Archival Adventures in Small Repositories
Taking a Turn Around the Center for Art in Wood
During the second half of the 19th century, Philadelphia was known as “The Workshop of the World.” Unlike many other cities in the United States that had become known for a particular industry, Philadelphia was known for its variety of industry, especially in the area north of Market Street and east of 10th Street, part of Philadelphia’s Old City neighborhood. Among these streets one could find clock manufacturers, tin and sheet iron factories, shoe factories, toy factories, and several other manufacturing companies.
In 1863, John Grass, a Bavarian immigrant, opened a wood turning company in the Old City District of Philadelphia. The John Grass Wood Turning Company specialized in creating wooden objects through the process of wood turning, which uses a lathe to rotate a piece of wood while a wood turner uses other stationary tools to shape the wood as it is in motion. Objects created by Grass’ company such as night sticks for policemen, balustrades, bowling pins, and flag poles were in high demand. In fact, there was a big enough need for these types of items that when other manufacturers moved further north, where there was more space for their growing factories, Grass kept his company in the vicinity of North 2nd Street.
Materials from the John Grass Wood Turning Company, including a photograph of the workers outside the Company building at 146 N. 2nd Street
One of Grass’ biggest customers was the Stortz Tool Company, today known as John Stortz & Son, Inc. Stortz produced cutlery and other tools, many of the handles for which were created by the John Grass Wood Turning Company. Eventually, Johannes Stortz’s son, Henry, married Grass’s daughter, Matilda. The John Grass Wood Turning Company was incorporated in 1911 when Johannes Stortz’s other son, John T. and Louis “Lou” Bower, a highly skilled wood turner at the Grass Company, took over the running of the Company as president, and vice president, respectively, while Grass’ son-in-law, Henry Stortz, served as secretary.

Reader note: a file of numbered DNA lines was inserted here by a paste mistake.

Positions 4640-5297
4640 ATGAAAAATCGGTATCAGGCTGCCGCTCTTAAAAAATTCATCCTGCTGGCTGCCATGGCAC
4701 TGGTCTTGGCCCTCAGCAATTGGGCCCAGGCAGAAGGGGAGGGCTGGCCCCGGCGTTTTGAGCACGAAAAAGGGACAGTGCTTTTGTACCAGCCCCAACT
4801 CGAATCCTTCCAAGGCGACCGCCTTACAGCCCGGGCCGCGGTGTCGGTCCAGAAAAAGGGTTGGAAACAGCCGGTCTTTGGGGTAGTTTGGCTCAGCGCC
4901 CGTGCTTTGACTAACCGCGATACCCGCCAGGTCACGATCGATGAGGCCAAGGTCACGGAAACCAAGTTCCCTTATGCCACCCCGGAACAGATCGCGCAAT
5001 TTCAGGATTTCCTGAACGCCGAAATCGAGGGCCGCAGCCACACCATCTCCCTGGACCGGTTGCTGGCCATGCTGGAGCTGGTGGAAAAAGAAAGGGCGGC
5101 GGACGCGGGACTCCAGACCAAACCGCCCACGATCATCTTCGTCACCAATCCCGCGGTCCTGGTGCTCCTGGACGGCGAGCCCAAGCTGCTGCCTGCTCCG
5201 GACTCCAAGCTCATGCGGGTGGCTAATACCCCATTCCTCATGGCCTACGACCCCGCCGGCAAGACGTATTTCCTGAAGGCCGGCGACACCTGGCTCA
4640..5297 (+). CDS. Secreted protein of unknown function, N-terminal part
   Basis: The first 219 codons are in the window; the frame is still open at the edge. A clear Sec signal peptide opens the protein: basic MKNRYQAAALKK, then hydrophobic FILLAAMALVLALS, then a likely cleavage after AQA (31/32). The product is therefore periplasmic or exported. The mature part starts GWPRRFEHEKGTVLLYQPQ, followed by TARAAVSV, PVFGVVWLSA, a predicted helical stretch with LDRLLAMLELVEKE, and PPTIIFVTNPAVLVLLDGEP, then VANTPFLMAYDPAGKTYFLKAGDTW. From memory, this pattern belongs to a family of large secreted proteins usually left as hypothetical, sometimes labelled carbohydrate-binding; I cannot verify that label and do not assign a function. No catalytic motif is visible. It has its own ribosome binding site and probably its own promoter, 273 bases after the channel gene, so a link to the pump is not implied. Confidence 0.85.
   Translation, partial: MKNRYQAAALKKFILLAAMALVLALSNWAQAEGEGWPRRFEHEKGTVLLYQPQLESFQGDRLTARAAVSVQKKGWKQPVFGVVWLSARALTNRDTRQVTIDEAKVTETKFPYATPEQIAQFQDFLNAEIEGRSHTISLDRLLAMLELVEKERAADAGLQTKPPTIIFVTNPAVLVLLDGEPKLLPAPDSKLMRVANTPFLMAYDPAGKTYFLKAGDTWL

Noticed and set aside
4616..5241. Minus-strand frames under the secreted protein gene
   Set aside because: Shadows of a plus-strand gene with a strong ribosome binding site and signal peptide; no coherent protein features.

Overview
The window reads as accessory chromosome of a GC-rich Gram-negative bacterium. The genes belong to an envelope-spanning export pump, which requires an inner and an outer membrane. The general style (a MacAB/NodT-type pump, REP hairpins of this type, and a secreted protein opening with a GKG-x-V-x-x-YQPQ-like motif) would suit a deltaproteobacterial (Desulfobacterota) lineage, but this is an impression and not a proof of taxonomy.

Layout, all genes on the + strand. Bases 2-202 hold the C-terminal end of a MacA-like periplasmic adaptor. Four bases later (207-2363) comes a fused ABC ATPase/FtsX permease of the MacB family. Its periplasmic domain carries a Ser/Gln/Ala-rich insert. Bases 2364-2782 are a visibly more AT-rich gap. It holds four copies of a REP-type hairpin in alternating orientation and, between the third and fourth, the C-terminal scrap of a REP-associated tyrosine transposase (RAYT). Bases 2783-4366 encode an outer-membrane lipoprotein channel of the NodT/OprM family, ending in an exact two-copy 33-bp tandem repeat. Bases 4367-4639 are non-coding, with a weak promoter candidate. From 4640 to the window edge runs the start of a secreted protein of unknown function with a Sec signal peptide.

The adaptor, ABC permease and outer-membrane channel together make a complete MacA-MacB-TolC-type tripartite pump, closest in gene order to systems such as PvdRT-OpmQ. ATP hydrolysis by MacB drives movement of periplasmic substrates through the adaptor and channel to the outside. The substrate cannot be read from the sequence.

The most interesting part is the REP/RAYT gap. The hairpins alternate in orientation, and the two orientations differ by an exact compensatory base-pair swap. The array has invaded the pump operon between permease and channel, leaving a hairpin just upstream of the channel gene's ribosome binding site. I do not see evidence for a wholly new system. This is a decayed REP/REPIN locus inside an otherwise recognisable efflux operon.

The outside of the Grass Company building as it looks today
In 1916 the Grass Company moved to 146 North Second Street, where it was run by three generations of Louis Bowers' family until the company ended its active operations in 2003. Because the Bowers family never completely replaced the older machinery, the second floor of the building still houses equipment and lathes from as early as 1870 alongside more modern tools. This provides a rare glimpse at the shift in wood turning technology over more than 130 years. Although the building is not currently in use, the Center for Art in Wood, established by Albert LeCoff with the mission to promote the understanding and appreciation of art produced by woodworking, was heavily involved in preserving the John Grass Wood Turning building and the equipment within it, which was purchased by the Philadelphia Chapter of the United Carpenters and Joiners of America in 2010. In addition to helping ensure the preservation of the building, the Center for Art in Wood holds the John Grass Wood Turning Company records in its archival collections. The records consist primarily of financial records of the Company from two significant periods in its history: a forty-year duration beginning just before the company's incorporation in 1911 and ending in the 1950s, and a decade-long span leading up to the company's closing in 2003.
Sketches from the notebooks of Palmer Sharpless
Besides the Grass Company records, the Center for Art in Wood archival collections also contain an assortment of papers from wood artists Palmer Sharpless and Paul Eshelman; research files on woodworking artists, galleries, and exhibitions; files on woodworking and woodworking artists compiled by author Michael Stone for his book Contemporary American Woodworkers and various articles; and Albert LeCoff’s collection of early records of the Center for Art in Wood. So if you’re interested in wood turning or woodwork, artists that work with wood, or woodworking research and educational materials, visit the Center for Art in Wood and take a turn around the galleries and peruse the research materials.
About the Author
Unless otherwise noted, all images in this blog post are property of the organization profiled, not the Historical Society of Pennsylvania. To reproduce any image or obtain a higher quality version, please contact the organization directly.